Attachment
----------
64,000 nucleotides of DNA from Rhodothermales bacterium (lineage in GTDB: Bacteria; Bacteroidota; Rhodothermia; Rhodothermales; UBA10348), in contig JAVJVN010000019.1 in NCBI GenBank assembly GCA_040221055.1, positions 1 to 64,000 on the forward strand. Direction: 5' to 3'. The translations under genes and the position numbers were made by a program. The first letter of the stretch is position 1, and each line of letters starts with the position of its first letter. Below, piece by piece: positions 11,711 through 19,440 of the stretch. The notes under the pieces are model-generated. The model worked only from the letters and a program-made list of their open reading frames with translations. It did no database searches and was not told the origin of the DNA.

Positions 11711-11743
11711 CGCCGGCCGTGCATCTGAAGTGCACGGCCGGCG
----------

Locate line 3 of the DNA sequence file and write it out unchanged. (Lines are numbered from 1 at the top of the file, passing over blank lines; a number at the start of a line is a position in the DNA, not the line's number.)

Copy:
11711 CGCCGGCCGTGCATCTGAAGTGCACGGCCGGCG